Structured Products Are Designed For Disaster

Every so often, so-called structured investments hit the news. And it’s never for the right reasons.

They’re back in the headlines again, after Yorkshire Building Society was fined £1.4m by the Financial Conduct Authority (FCA) for exaggerating the returns its customers could expect from its stock market-linked bonds.

Credit Suisse, which designed the bonds, was fined £2.4m.

Yorkshire Fails

Structured products target older savers who are desperate to beat the returns on cash, without throwing themselves at the mercy of the stock market.

Yorkshire’s ‘Cliquet’ range offered capital protection and a guaranteed minimum return, with the potential return of 40% more if the FTSE 100 performed consistently well.

Yet the FCA found that the possibility of achieving even the minimum return was barely 40-50%, while the chances of achieving the heavily promoted maximum return were close to 0%.

Almost 84,000 customers invested more than £800m, and are now in line for compensation.

Arc Of Disaster

Every few years, a batch of structured products fail, and the regulator is left to pick up the pieces.

There were a string of failures five years ago, including Arc Capital & Income, NDFA, DRL and the highest profile of all, Keydata. Its capital guaranteed plans were sold by a number of reputable building societies, including Cheshire, Derbyshire, Dunfermline and Leeds, as well as the Royal Bank of Scotland.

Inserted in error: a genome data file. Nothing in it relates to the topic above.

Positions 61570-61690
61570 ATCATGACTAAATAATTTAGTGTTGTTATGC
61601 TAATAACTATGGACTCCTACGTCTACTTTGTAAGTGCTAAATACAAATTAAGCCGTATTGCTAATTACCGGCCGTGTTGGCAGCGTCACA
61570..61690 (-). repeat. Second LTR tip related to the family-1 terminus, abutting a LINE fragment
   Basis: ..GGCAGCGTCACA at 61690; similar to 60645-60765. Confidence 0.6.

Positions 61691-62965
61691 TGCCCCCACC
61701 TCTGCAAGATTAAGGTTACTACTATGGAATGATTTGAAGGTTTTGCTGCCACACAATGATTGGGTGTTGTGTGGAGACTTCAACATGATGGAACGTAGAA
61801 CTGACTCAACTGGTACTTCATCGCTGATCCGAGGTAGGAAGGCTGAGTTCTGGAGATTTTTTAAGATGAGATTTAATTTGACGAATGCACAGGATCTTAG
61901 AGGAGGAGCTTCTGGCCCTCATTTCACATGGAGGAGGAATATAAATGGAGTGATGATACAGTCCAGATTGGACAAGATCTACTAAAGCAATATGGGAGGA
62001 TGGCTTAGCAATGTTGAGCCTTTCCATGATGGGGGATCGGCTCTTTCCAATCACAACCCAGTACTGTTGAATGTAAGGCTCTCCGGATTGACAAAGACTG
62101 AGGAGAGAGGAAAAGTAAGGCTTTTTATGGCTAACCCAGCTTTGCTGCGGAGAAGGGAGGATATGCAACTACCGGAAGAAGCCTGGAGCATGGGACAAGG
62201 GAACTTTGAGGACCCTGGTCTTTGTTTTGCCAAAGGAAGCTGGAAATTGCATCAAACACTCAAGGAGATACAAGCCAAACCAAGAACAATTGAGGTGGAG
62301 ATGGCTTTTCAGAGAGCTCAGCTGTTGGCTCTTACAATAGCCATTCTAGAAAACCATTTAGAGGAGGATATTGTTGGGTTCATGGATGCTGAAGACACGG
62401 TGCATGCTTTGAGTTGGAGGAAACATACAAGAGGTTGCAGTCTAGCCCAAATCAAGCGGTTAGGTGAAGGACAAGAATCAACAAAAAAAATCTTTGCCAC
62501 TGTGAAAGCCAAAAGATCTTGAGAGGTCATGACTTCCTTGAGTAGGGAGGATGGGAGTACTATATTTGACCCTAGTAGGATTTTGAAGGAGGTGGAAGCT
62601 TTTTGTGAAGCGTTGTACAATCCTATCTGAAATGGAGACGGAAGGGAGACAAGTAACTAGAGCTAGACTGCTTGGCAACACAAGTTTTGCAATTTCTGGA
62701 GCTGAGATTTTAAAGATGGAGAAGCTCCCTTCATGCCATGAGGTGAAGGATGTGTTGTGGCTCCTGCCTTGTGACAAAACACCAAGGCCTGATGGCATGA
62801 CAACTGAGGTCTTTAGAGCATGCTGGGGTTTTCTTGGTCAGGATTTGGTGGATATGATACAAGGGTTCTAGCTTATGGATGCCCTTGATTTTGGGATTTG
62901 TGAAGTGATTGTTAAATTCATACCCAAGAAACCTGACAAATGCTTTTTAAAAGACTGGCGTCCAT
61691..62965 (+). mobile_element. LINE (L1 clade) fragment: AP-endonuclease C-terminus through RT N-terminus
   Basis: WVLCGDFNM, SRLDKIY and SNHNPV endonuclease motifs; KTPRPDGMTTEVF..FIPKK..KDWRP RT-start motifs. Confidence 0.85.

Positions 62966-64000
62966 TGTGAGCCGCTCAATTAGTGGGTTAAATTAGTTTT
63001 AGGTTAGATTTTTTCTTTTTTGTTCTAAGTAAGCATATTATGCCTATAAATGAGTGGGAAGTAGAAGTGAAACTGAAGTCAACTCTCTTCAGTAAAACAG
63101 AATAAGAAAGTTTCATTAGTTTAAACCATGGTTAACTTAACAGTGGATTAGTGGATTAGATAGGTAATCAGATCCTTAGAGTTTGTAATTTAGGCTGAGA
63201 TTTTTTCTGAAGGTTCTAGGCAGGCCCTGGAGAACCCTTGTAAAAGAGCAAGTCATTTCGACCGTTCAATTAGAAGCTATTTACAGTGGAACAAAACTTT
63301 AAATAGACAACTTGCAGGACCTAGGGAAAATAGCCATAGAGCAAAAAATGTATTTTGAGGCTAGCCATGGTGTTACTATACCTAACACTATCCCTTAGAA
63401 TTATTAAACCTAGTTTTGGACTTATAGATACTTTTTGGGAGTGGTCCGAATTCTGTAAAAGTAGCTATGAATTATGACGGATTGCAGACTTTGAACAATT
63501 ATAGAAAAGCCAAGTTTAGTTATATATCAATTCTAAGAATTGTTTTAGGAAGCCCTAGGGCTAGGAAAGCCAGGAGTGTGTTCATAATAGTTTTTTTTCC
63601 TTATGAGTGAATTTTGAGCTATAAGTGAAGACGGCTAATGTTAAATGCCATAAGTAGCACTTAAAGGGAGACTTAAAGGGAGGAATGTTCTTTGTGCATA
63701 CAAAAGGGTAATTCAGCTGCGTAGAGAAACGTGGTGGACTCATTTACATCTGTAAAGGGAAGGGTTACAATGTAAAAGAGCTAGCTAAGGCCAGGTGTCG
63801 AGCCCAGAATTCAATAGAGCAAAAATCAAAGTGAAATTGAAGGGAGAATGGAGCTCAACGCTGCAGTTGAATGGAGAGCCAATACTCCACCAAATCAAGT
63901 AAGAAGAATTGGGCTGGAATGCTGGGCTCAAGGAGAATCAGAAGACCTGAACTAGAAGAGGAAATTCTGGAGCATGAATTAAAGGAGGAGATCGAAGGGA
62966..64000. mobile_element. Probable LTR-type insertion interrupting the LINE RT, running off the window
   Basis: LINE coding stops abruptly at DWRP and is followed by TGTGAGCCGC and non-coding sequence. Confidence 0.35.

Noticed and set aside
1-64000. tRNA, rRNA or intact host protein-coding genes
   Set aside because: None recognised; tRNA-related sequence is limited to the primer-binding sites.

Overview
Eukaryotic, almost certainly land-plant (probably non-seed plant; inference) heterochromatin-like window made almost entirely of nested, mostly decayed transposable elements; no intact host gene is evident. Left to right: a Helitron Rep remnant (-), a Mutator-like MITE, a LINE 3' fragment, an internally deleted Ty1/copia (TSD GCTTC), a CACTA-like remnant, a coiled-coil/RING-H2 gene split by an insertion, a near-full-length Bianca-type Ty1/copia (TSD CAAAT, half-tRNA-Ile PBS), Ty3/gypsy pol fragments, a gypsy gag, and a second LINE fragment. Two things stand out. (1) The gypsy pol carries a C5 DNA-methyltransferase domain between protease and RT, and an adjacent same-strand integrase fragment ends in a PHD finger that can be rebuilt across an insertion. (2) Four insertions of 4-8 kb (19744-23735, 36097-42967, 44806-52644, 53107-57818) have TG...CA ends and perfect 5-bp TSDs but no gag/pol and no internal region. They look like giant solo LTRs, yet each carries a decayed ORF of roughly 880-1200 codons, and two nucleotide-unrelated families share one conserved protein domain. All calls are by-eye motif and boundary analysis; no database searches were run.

In every case, investors faced an anxious wait to see if they would get their money back.

Keydata had £2.8 billion under management, and more than 85,000 investors. Structured funds are big business.

Confused? You Will Be

Whenever I complain about structured products, the IFAs who so enthusiastically sell them complain that I’m being unfair, and the vast majority quietly do their job without attracting nasty headlines.

But they are still insanely complicated, and too many people who buy them don’t understand how they work.

Take the Yorkshire product. I still can’t get my head around the FCA’s description of what needed to happen for investors to get the maximum payout.

See if you can do better: “If the sum of the returns over the FTSE index (with the return in each period capped and floored) exceed the minimum return, the deposit pays the sum of the FTSE returns. For the maximum return to be achieved the FTSE 100 was required to rise by AT LEAST the cap level in every 6 month period.”

Got that?

Know Your Risks

Overly-complex structured products are built for disaster, and disaster duly strikes them again and again.

If you invest directly in company shares, you know you are taking a risk. Too many investors in structured products have absolutely no idea what they’re letting themselves in for.

If you understand and accept the risks of investing in stocks and shares, there are some great opportunities out there right now.

Our analysts have picked out one of the most exciting opportunities on the market to day. You can read about this in our new report A Top Growth Share From The Motley Fool.

This UK Company is in one of the Fastest Growing Sectors Of All. It is a turnaround opportunity that looks set to offer super-charged returns to investors this year and beyond. 

To find out which stock we rate so highly, Click Here Now.